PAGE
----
Registered Charity

The Whitechapel Mission is a charity (registered charity number is: 227905). That means that we do not make any profits or bonuses from the work that we do. All of the money donated to the Whitechapel Mission is used only to help the many people who come to us for help and advice. In the last year, primarily due to social and economic factors relating to the economic downturn, our caseload increased by around 40 per cent, as over 5,000 different people used our services. Without your help and financial support, the Whitechapel Mission would not be able to provide the services that it does. The Trustees of the Whitechapel Mission are very grateful for all the support you offer.

The Trustees understand the importance and responsibility that comes with running a charity and accountability it brings. To read our pledge of accountability please click here.

Every single pound that the Whitechapel Mission receives is fully allocated to its designated project. Not a single penny is removed for other purposes. Read our 100% Donation Policy.

The Whitechapel Mission does not tender for "commissioned services". Many charities compete to deliver public services. As most of these charities are publicly funded, is there really much difference between a charity or a government department delivering a public service? The trustees uphold the view that charities should not undertake mandatory duties on behalf of local authorities, but could undertake discretionary duties.

At the last count, more than one fifth of British charities – around 34,000 – took money from the Government. And when contributions from the National Lottery are taken into account, charities received more money from government in 2010 than they did from voluntary donations. Although many of these organizations do wonderful and necessary work, it is making a mockery of true charities to pretend they are part of the voluntary sector.

For example, some charities now receives around 95 per cent of their income from a combination of government and the lottery grants. It is no longer possible for them to highlight the injustices some people have to face, if their funder is the cause of the injustice.

We wish to remain a true charity, delivering services where needed, without restriction and without a funder dictating who we can help, how we can help them or when we can help.

Find out about ways to help >>>

Our Impact in 2020

  • Over 2,850 volunteers, offering over 20,930 hours of their time.

  • New figures reveal that 10,726 people were found sleeping rough on any given night in England in 2018/19, an increase of 32% on the previous year.

  • Figures reveal that 10,726 people were found sleeping rough on any given night in London in 2018/19, an increase of 7% on the previous year.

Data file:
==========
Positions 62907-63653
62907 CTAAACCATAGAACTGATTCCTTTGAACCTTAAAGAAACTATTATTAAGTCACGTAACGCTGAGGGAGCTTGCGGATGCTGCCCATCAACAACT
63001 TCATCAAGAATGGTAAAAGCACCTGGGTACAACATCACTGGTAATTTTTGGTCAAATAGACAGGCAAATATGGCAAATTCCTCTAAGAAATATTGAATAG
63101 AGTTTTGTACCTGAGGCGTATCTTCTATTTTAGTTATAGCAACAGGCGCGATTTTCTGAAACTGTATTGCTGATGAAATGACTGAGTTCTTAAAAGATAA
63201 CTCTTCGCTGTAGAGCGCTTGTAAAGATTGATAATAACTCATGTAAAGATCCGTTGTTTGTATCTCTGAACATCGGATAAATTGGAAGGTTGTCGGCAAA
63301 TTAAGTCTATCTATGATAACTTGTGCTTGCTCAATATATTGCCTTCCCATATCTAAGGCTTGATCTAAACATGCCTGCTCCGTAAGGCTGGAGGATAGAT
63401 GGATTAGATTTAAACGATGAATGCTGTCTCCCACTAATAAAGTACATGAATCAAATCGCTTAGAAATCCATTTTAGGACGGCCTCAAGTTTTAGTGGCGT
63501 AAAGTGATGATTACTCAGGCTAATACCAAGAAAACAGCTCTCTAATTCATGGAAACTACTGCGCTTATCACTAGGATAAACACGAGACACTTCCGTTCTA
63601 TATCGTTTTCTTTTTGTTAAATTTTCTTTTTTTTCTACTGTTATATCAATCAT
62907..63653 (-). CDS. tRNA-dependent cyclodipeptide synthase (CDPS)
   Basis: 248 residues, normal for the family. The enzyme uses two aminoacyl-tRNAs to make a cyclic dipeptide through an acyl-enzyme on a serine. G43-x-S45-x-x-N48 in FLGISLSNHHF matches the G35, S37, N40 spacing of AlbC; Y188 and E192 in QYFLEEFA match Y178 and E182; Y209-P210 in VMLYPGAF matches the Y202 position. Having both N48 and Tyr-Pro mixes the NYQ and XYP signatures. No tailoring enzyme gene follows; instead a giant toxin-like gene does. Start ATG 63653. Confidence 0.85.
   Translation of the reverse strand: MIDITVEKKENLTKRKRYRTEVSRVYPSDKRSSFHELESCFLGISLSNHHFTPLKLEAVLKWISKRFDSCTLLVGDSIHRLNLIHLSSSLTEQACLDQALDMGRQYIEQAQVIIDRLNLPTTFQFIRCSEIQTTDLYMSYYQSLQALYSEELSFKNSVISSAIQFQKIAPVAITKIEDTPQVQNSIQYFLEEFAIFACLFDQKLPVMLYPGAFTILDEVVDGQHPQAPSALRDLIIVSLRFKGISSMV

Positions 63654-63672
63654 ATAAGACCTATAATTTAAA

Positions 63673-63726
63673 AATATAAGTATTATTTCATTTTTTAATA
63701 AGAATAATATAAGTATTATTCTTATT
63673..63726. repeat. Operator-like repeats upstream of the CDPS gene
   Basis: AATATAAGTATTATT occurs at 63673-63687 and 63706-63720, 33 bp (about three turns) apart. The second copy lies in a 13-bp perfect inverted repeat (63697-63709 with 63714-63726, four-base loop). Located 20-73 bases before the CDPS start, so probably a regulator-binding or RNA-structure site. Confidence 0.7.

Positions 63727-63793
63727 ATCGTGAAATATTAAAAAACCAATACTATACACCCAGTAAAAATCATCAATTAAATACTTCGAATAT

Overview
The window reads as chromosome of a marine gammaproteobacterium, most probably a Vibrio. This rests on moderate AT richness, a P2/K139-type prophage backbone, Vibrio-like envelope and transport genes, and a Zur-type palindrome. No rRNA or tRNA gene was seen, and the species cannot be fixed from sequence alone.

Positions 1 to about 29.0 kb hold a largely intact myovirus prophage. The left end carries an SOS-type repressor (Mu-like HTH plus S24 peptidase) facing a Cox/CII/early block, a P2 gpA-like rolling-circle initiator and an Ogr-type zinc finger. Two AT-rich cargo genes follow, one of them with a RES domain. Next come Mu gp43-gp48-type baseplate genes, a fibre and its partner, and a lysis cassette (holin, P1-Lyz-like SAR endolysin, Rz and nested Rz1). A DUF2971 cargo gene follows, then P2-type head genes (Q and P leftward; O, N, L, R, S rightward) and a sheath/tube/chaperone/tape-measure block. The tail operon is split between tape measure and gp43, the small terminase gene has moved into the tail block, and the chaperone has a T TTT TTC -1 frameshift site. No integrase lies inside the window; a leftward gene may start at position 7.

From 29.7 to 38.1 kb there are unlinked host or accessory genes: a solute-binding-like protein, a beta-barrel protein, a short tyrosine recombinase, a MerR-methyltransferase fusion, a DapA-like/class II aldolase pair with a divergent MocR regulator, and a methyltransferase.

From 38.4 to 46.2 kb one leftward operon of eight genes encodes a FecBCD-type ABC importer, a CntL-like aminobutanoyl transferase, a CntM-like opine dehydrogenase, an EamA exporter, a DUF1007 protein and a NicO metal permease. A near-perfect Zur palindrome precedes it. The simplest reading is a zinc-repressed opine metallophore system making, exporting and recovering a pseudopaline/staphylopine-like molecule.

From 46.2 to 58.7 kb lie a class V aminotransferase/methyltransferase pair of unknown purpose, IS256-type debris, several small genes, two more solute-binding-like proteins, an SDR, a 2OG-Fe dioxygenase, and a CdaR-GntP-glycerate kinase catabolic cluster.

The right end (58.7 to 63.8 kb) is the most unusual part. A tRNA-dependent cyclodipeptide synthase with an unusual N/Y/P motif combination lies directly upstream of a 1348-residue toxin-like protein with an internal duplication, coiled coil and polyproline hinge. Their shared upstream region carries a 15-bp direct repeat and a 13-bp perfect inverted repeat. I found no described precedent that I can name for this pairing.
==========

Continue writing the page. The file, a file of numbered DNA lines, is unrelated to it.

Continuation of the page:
• Rough sleeping in England has now increased by 250% since 2010

  • 24% of rough sleepers have been on the streets for 2 years or more.

  • 173,945 breakfasts served during this year, an average of 474 a day.

  • 7,925 different people used our services during this year.

  • 1,924 people used our advice services during the past year. 439 were women.

  • 24% of people using our services are under 26 years of age.

  • 6 people use the Whitechapel Mission's address to receive their post.

  • 32 people were helped to find employment

  • 17 were referred to drug or alcohol programmes.

  • 193 people received help in claiming benefits.

  • 32% of people using our services have been in care at some point.

  • 15% of people supported by the Whitechapel Mission have been in the armed services.

  • 48 people found permanent accomodation, either a flat or apartment. 426 people found a hostel during this year.

  • 19 birth certificates purchased during this year.

  • 98 people came to us without any form of ID at all.

  • 17,387 showers during this year.

  • 38% of people using our services have been in prison.


Hiding ScaleEnglish councils accused of hiding scale of homelessness crisis

Critics point out change of compiling method led to decrease in total count of rough sleepers

The Guardian - 25-02-2019

A Story You Made Possible


Nick was a drug addict, frequently in trouble with the law, with no money and nowhere to live. A regular visitor to the Whitechapel Mission, coming to us for somewhere warm and safe to relax, he decided he wanted to get his life back on track. With our help and support, he was able to leave the streets of Whitechapel and join a rehab programme. Now Nick is clean of drugs and alcohol, we're working with him to secure him a place to live.

A Story You Made Possible


Wendy was a drug addict, involved in prostitution and street sleeping. A regular visitor to the Whitechapel Mission, coming to us for somewhere warm and safe to relax, she was never quite ready to get her life back on track. With our help and support, she was able, eventually, to leave the streets of Whitechapel and move into permanent accommodation, but continued to abuse drugs and fund it through prostitution. Wendy died in 2012, leaving two children. We were never able to reach Wendy, but could offer her friendship and somewhere she could be safe.